Harnessing fluidic instabilities to produce structures with robust and regular properties has recently emerged as a new fabrication paradigm. This approach is exemplified in the work of Gumennik et al. [Nat. Commun. 4, 2216 (2013)10.1038/ncomms3216], in which the authors fabricated silicon spheres by feeding a silicon-in-silica coaxial fiber into a flame. Following the localized melting of the silicon, a capillary instability of the silicon-silica interface induced the formation of uniform silicon spheres. Here we investigate the physical mechanisms at play in selecting the size of these particles, which was notably observed by Gumennik et al. to vary monotonically with the speed at which the fiber is fed into the flame. Using a simplified model derived from standard long-wavelength approximations, we show that linear stability analysis strikingly fails at predicting the selected particle size. Nonetheless, nonlinear simulations of the simplified model do recover the particle size observed in experiments, without any adjustable parameters. This result demonstrates that the formation of the silicon spheres in this system is an intrinsically nonlinear process that has little in common with the loss of stability of the underlying base flow solution.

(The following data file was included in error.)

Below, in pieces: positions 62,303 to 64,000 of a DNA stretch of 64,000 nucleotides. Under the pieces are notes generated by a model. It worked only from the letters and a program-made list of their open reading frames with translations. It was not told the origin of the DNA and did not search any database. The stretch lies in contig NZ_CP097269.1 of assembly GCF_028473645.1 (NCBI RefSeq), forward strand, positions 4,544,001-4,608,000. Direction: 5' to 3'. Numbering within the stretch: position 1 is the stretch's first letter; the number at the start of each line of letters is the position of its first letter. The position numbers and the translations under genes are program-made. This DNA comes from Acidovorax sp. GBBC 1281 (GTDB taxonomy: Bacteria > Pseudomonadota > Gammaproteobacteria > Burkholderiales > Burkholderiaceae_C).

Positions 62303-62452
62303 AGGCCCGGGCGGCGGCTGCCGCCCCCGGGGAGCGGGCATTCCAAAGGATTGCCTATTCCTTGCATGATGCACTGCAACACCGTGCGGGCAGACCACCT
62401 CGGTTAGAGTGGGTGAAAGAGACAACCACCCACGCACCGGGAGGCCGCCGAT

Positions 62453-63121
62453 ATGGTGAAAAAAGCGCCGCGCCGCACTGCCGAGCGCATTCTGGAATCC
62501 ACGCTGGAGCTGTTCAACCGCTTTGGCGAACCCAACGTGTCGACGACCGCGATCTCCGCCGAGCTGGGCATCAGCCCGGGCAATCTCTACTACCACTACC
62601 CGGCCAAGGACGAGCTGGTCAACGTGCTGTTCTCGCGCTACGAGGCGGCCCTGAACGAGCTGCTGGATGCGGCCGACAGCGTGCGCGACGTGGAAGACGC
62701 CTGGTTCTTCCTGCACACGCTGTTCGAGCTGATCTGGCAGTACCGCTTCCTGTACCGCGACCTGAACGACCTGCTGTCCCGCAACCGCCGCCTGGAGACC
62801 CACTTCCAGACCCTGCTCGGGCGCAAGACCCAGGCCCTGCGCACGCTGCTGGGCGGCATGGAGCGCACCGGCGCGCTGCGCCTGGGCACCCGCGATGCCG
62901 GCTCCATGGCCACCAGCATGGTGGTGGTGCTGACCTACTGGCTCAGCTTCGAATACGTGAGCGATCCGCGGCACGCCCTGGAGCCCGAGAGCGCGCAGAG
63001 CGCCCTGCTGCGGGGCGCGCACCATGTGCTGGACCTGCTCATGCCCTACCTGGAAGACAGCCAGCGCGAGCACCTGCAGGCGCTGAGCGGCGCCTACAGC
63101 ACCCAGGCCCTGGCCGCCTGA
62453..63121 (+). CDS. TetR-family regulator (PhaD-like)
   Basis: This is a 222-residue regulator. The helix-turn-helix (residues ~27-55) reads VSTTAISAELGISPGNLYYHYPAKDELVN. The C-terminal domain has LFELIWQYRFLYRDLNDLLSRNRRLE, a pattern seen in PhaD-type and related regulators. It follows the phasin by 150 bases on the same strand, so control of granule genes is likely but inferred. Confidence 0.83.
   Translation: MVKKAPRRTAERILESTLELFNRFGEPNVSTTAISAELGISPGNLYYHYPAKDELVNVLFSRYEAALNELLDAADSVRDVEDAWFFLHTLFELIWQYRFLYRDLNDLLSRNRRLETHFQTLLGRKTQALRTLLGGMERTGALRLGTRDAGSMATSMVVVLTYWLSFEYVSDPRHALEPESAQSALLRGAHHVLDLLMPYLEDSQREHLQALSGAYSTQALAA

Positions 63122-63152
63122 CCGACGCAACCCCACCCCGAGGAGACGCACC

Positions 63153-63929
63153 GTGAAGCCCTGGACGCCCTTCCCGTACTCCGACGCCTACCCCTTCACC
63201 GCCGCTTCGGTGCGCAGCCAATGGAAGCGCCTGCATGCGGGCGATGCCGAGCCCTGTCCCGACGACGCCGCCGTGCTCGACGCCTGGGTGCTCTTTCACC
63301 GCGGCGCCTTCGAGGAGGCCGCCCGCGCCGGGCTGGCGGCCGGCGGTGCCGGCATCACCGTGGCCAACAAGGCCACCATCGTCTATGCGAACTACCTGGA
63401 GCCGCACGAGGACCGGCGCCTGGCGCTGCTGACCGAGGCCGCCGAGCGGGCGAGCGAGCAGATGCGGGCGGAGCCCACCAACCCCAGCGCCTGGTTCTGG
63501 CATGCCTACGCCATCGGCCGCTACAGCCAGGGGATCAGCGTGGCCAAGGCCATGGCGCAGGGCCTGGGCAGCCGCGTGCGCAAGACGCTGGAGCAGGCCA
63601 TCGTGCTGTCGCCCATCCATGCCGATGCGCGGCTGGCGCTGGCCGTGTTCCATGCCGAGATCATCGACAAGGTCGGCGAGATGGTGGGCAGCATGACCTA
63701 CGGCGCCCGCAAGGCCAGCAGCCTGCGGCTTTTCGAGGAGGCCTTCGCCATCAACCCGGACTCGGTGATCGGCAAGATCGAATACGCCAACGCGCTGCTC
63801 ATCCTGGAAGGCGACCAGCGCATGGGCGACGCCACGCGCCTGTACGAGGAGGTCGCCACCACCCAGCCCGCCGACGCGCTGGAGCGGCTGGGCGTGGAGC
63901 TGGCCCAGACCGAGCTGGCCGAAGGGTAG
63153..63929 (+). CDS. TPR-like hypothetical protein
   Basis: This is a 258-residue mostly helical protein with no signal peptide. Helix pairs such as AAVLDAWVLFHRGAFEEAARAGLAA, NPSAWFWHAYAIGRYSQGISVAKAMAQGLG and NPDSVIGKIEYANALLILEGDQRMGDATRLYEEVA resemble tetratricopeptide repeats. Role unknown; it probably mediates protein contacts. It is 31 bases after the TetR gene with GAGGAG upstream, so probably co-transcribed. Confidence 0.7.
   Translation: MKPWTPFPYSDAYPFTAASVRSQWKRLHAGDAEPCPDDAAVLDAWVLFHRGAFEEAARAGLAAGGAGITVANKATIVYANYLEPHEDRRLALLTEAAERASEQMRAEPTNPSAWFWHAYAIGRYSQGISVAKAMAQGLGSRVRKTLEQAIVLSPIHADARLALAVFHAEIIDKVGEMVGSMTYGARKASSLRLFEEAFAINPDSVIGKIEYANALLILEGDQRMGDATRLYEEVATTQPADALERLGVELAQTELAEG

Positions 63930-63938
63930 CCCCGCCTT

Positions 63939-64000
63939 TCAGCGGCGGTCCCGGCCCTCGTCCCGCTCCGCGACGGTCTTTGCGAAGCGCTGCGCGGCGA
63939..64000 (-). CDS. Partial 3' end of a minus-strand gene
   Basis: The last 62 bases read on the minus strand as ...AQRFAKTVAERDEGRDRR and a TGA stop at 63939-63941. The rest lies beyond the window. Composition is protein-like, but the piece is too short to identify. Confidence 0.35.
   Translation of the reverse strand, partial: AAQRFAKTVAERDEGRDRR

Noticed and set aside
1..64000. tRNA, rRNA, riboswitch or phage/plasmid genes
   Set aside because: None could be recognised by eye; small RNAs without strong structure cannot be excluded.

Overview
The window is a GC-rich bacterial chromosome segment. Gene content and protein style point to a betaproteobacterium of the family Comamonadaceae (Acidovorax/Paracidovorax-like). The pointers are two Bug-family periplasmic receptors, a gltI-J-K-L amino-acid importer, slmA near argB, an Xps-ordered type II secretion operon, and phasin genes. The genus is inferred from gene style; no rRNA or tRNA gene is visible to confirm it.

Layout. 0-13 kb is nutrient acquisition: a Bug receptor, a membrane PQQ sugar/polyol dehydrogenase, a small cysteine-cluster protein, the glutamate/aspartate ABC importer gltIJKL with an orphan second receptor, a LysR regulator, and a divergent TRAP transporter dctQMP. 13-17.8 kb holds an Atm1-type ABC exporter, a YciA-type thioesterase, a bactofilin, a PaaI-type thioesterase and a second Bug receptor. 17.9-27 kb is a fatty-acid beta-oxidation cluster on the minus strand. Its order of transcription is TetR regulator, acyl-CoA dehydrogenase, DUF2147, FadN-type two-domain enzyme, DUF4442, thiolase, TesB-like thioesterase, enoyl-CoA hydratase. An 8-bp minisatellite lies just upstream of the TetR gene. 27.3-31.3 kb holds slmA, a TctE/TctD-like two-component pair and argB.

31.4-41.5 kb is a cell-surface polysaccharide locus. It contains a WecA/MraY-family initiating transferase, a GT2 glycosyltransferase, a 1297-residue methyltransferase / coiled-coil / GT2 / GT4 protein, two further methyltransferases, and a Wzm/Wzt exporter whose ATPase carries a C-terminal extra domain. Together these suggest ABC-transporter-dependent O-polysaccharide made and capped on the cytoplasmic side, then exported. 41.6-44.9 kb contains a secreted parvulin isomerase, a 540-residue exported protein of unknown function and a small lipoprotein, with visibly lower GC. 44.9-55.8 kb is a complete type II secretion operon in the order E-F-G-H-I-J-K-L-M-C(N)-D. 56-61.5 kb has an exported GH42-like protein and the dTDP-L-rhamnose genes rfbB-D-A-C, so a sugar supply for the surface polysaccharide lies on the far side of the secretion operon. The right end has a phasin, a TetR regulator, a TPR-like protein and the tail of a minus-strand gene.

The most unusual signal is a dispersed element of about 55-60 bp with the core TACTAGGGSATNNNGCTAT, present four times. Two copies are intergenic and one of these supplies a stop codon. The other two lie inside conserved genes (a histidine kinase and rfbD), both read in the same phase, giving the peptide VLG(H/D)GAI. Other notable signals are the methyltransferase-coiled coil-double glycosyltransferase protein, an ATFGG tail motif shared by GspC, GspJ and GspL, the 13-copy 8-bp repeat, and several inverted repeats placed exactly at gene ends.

All Science Journal Classification (ASJC) codes
- Computational Mechanics
- Modeling and Simulation
- Fluid Flow and Transfer Processes